Athletic Director George gave the green light to the building of a LEED Platinum (pending) indoor practice facility for the football team, with solar panels on the roof. This follows on the already approved LEED Platinum basketball facility and the LEED Platinum Recreation Center.
Aerial view of Folsom Field (r), home of University of Colorado Buffaloes football; Franklin Field, site of Zero-Waste, vehicle-free tailgating, to its left (rear-ground); and the solar-powered Indoor Practice Facility in the foreground. (Photo credit: University of Colorado Athletics)
And now they’re setting they’re sights on Zero Water.
“While the catastrophic drought in California is well known, we also are in the midst of a drought here in the Mountain West. So, funded by our sponsors Wells Fargo and Kohler, ($1.1 million combined, over five years), we’re activating Water For The West, an initiative that restores water flows into the Colorado River (restoring irrigation ditches, micro irrigation, pulling out water-consuming exotic species). Likewise, with the support of Kohler we are also installing low-flow, high efficiency water infrastructure in low income homes in Boulder.”
GOING GREEN MAKES BUSINESS SENSE FOR CU, SPONSORS
Going green is making green for CU. BASF, White Wave and Pepsi are also green sponsors of the Buffaloes. Learfield Sports, the sponsorship and marketing firm who handles CU Athletics, along with 100+ other schools, has taken notice. Brandon Leinbach, CU’s Learfield rep, is a Top 10 producer for the company because of sustainability sales, delivering ~$500,000 in annual green-sports sponsorship revenue.
CU and Newport have spread the Green-Sports gospel to the rest of the schools in the PAC-12 Conference. All twelve schools are members of the Green Sports Alliance. PAC-12 rivals Arizona, Arizona State, Stanford, USC and UCLA have joined CU with similar Water For The West programs. And Green-Sports is hardly limited to PAC-12 schools. “Auburn, Ohio State, Florida, Purdue, Texas, Wake Forest, and many other brand name schools are all doing great, green things,” said Newport.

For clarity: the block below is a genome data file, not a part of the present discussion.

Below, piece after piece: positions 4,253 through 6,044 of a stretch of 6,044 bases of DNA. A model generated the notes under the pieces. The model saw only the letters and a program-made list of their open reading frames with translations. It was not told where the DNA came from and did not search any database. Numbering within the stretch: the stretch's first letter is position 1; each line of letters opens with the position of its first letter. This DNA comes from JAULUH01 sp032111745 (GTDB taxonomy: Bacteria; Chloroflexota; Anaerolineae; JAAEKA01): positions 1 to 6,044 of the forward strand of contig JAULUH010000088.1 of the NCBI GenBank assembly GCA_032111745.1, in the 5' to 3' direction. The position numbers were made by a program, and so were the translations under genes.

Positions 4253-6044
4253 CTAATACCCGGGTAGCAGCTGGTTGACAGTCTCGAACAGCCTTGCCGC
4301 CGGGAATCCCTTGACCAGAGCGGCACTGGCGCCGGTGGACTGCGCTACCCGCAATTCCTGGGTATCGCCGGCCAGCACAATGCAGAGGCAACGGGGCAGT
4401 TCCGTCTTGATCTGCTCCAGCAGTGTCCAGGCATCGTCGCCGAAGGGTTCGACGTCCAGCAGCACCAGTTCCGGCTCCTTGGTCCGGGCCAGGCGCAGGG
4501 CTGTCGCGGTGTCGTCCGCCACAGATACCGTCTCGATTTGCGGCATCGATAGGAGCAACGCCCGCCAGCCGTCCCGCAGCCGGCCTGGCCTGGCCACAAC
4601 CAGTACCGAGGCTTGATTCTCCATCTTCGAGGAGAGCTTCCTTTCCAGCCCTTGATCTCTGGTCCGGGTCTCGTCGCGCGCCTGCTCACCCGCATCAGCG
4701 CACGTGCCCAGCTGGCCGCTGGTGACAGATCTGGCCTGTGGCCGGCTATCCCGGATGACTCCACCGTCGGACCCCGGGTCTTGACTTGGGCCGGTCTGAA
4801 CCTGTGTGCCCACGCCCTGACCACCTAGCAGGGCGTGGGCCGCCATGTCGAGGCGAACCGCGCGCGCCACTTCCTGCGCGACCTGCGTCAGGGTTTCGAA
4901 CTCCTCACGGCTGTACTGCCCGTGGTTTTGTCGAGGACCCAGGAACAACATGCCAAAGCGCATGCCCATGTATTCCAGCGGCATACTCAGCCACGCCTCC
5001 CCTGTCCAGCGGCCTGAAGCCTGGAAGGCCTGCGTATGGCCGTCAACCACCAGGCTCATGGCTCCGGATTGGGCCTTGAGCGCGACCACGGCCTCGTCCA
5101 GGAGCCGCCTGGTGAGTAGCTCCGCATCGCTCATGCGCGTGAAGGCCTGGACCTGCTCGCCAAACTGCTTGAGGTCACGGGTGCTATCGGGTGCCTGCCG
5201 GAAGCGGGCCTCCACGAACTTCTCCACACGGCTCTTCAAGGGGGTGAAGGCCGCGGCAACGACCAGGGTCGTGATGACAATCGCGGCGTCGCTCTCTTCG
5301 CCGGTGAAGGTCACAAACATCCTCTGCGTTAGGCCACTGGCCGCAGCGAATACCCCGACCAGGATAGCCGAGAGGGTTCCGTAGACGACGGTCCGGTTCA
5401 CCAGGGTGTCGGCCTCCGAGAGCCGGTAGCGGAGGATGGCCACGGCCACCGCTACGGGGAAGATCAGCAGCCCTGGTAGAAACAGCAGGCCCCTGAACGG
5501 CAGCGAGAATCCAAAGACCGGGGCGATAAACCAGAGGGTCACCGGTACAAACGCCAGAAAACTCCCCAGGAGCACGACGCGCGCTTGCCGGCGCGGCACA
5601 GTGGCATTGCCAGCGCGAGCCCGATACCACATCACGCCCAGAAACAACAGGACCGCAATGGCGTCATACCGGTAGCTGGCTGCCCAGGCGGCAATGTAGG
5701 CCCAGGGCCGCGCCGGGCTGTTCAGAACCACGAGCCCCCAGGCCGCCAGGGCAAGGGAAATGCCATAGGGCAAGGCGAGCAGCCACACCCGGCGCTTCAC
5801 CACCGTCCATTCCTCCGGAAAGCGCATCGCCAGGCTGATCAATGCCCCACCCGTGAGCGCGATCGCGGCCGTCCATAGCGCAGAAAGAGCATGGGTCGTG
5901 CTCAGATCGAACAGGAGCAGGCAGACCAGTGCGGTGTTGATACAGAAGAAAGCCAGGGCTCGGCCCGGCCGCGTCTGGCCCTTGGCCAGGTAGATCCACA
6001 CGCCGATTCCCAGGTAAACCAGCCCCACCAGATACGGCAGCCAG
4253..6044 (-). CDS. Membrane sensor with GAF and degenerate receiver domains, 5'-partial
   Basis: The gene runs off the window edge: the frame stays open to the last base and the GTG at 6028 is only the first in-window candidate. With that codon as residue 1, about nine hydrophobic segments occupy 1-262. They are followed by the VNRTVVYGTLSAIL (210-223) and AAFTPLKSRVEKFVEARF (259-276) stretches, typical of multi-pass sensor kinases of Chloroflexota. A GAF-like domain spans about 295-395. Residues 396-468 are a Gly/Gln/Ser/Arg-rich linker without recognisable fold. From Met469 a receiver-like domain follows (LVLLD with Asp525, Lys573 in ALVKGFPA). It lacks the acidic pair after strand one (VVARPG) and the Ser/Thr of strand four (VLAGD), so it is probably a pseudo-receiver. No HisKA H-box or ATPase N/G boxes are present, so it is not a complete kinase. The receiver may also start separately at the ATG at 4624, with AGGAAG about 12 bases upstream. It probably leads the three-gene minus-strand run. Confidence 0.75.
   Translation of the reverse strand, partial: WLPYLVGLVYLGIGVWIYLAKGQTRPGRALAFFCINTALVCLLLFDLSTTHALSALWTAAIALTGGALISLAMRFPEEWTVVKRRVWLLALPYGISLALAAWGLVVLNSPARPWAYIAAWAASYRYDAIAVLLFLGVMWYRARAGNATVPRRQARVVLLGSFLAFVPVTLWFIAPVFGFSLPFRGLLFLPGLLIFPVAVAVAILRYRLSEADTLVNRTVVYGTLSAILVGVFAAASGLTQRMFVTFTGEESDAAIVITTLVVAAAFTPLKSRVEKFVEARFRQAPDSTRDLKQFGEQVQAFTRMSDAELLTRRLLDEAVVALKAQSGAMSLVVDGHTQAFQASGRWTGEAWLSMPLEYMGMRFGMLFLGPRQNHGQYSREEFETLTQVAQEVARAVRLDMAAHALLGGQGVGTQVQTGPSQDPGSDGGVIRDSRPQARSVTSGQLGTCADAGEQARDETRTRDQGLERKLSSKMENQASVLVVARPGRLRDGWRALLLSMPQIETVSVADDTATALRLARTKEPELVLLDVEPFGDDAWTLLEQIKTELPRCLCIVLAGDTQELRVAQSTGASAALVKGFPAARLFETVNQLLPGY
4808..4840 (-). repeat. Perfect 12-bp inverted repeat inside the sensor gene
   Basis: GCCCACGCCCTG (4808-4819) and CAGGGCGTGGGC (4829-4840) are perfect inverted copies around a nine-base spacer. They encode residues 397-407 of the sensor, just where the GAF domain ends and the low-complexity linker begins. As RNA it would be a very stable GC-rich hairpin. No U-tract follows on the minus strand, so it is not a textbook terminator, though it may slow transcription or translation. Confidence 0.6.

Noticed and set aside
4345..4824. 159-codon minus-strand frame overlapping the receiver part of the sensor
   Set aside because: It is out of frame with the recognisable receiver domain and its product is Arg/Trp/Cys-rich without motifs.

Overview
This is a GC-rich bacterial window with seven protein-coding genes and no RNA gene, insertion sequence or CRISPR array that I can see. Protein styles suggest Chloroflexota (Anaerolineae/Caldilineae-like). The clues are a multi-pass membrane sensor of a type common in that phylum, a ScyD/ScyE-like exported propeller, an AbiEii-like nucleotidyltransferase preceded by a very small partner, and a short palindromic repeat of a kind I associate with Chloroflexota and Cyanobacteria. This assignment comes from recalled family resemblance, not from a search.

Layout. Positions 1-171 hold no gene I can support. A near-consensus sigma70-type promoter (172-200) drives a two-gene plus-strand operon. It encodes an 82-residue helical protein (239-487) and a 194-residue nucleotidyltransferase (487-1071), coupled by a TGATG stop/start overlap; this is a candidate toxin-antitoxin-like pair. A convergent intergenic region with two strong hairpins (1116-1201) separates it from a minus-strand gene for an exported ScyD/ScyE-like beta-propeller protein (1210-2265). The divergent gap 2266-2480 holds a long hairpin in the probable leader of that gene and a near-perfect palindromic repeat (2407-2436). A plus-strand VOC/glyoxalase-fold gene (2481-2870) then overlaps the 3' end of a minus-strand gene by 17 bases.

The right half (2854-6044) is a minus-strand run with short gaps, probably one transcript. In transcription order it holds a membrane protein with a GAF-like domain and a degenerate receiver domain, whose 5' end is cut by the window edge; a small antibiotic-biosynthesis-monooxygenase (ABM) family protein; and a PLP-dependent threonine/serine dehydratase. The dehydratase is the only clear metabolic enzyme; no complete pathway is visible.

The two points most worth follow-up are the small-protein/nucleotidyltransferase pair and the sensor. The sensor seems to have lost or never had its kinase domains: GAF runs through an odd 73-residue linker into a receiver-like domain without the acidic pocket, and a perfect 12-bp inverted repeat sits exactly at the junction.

And, while Great Britain doesn’t have big time university sports, recreational sports are big on campus. Newport visited several UK universities in 2015 and saw there is a greening movement afoot. “Even though we’re talking about a smaller enterprise—recreation centers rather than massive stadiums and arenas—the same principles of community that Mike Bohn imparted to me back in 2006 apply in Great Britain. Students playing soccer or cricket in university clubs are making friendships and memories that will last a lifetime. They want to make those memories in an environment reflects their values—and sustainability certainly does.”
* As a fan of the New York Jets who haven’t won a Super Bowl since January 12, 1969, I might be willing to sacrifice some community for some winning.